Destruction matters, says Full Auto 2: Battlelines’ producer Mike Gallo. In Auto 2, the race won’t always go to the most talented driver in the fastest car. Sometimes, it will go to the man smart enough to create his own personal shortcut through the office building, or devious enough to drop the overhanging cargo container on the opposition…
Consider Auto 2 to be Electronic Arts’ racer Burnout with weapons-laden cars. The game offers destructive-themed racing at high speeds; environments that can be smashed through, blown up, or otherwise wrecked but good; and vehicles that splinter, spark, shatter, and shear in the most delightful ways.
With the mantra “destruction matters” in mind, Sega’s crafted a game where explosions and wrecks serve a greater purpose. Burnout rewards players for causing spectacular crashes, creating huge traffic snarls, and wiping out the competition, but it never gives players the opportunity to wreck the environment to sabotage other racers.
Auto 2 lets players use its malleable environments to create shortcuts and impassable obstacles. Better still, it gives players the power to be creative in the way they defeat or eliminate their opposition. Now, when a driver rockets by a nearby water tower, it’s entirely possible for him to target it with a rocket, knock it off its base, and cause it to crash and roll along the race course, crushing all in its path.
Crashes in Auto 2 (and it’s a slow minute when there aren’t at least five of them), are greeted with on-screen exclamations such as “Wrecked!” and “Splat!” In the game’s single-player mode, it’s possible to undo crashes and other mishaps by hitting the R1 button and reversing time; Sega calls the feature “unwreck.” Unwreck, beyond its obvious cool factor, also lends a strategic aspect to play; if used correctly, the feature lets players restore their position in a race or gives them the opportunity to try something new.
On the PlayStation 3, the game looks simply smashing. The burnished metal cars, polished to a high shine, reflect the words from an overhanging sign (“Arrive Alive / Don’t Drink and Drive”) on their roofs and rear windshields. Blur lines complement the game’s already pervasive sense of speed. Chimneys in industrial areas belch out puffs of grayish-white smoke. Fire and a blackened char erupt from a car’s cannon, and a player’s view will be briefly obstructed by the rocket’s blazing trail. Sparks fly out indiscriminately when two cars make contact with one another, or when one car scrapes against a wall or rail.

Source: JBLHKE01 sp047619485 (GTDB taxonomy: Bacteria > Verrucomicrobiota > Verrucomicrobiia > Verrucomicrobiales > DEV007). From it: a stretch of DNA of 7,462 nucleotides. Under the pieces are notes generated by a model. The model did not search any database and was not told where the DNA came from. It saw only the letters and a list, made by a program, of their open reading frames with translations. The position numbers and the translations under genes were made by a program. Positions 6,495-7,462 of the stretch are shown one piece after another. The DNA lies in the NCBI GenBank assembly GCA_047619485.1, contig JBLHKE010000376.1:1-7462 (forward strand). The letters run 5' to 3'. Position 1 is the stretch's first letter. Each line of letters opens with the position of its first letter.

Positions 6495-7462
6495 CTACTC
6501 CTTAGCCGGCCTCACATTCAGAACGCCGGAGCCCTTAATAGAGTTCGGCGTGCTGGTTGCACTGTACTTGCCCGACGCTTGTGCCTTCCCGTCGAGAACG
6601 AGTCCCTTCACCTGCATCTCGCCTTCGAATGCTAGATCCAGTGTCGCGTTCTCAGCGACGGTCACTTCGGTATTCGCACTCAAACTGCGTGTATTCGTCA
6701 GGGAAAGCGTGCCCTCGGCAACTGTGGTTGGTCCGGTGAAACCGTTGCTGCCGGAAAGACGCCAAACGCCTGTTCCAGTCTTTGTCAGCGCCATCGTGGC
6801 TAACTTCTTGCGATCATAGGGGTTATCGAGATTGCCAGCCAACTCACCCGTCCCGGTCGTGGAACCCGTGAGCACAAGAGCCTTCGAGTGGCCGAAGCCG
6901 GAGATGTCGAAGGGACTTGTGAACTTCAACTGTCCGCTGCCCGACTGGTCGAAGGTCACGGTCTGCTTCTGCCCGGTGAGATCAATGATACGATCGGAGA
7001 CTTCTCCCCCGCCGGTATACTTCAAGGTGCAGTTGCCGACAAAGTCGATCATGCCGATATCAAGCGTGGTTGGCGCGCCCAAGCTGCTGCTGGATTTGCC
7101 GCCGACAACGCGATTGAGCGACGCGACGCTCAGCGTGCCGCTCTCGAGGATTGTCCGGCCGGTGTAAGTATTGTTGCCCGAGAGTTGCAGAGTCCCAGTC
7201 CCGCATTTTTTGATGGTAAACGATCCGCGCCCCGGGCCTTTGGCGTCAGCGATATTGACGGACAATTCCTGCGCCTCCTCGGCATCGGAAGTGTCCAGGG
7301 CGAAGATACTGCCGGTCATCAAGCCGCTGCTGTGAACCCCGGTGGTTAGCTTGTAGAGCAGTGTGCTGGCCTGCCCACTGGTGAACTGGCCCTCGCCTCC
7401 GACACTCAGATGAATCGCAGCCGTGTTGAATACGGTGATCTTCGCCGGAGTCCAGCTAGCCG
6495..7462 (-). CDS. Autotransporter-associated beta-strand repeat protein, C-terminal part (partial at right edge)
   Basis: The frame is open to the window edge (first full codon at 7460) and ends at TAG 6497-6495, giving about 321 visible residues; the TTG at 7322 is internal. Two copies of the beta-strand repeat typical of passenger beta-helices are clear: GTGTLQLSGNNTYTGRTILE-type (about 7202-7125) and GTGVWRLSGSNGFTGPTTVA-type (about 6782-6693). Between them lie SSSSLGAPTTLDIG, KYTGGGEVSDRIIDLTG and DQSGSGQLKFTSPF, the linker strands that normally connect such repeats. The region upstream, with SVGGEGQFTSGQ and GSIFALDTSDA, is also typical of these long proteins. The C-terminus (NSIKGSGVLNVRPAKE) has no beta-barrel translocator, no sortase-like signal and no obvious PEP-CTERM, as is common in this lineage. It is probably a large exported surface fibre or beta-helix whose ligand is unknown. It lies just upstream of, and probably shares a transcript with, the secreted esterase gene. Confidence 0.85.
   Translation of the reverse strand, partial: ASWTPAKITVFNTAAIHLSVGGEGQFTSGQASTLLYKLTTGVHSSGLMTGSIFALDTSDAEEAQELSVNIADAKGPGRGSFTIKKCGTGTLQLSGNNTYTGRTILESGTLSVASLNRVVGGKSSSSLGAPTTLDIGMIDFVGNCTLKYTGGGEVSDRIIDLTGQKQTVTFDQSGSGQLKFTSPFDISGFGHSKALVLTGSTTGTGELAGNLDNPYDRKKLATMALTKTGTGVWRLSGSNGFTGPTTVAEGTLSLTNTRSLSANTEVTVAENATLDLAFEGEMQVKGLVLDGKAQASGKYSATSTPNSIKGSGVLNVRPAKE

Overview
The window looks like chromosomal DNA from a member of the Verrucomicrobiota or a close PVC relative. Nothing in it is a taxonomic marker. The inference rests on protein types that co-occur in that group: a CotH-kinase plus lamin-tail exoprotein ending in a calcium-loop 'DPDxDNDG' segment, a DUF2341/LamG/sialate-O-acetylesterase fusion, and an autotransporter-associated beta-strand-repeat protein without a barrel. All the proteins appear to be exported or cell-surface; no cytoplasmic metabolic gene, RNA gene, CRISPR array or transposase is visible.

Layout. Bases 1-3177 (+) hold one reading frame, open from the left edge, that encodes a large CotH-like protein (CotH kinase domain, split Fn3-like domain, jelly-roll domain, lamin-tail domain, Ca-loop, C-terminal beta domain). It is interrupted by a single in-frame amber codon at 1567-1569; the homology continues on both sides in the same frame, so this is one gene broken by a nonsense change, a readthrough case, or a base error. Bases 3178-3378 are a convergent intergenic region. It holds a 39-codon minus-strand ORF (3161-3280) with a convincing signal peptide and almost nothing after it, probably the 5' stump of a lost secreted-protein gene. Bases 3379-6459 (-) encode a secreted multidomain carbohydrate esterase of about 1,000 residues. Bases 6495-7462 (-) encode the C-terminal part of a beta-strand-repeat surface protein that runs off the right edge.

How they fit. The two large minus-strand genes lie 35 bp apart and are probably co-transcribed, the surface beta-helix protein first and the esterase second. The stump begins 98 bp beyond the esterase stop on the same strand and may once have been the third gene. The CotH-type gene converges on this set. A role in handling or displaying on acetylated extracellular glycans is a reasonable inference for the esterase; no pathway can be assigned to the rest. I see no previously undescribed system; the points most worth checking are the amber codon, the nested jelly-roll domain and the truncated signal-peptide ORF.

With further contact, a car’s windows shatter, its frame buckles, and it begins to toss off body parts: a trunk hood here, a bumper there. Finally, the game goes black-and-white when a car wrecks, and it might be possible to see a hapless driver flung from the stricken vehicle. All told, the effects come together to form an almost-dizzying high-speed blur for players to take in.
Auto 2 features more than 25 different vehicles, six of which are brand-new for the game. Each, of course, has its own strengths and inclinations. Players can load their cars with 20 different front- and rear-mounted weapons such as cannons, shotguns, and mortar launchers. Powerups are scattered throughout the game’s routes, allowing for speed boosts and limitless ammunition for a short period of time.
Recently, Sega let a series of game critics test out Full Auto 2’s multiplayer options in a series of 8-man competitions. Deathmatch and team deathmatch were straightforward auto brawls made ever more interesting by a series of narrow underground corridors players could use alternately as escape routes when things got too hot, or a well-mined deathtrap when being pursued by other racers.
A base assault mode proved to be Auto 2’s great draw in terms of multiplayer action. Teams of four were paired off into red and blue teams (driving, of course, red and blue cars) and asked to hunt down a randomly placed bomb. Once captured, the bomb could be used to take out opposing drivers — provided its carrier blew up his car, that is. The goal, however, was to drive the bomb to the enemy’s headquarters and explode it. Here, it was necessary to take advantage of the game’s destructive environments to quickly get from one end of the course to another; a huge glass tower’s entrance pavilion could be pulverized allowing the creation of a very handy shortcut leading to the both sides’ headquarters.
The knock on the original Full Auto, which saw release on the Xbox 360, was that it was fairly mindless, an exercise in destruction for destruction’s sake. Sega’s seemingly addressed this with the sequel and, although it remains to be seen how much Auto 2’s destruction really matters, it’s at least somewhat comforting to know that it now has a method to go with its madness.
(By Greg Orlando. http://videogames.yahoo.com/masthead)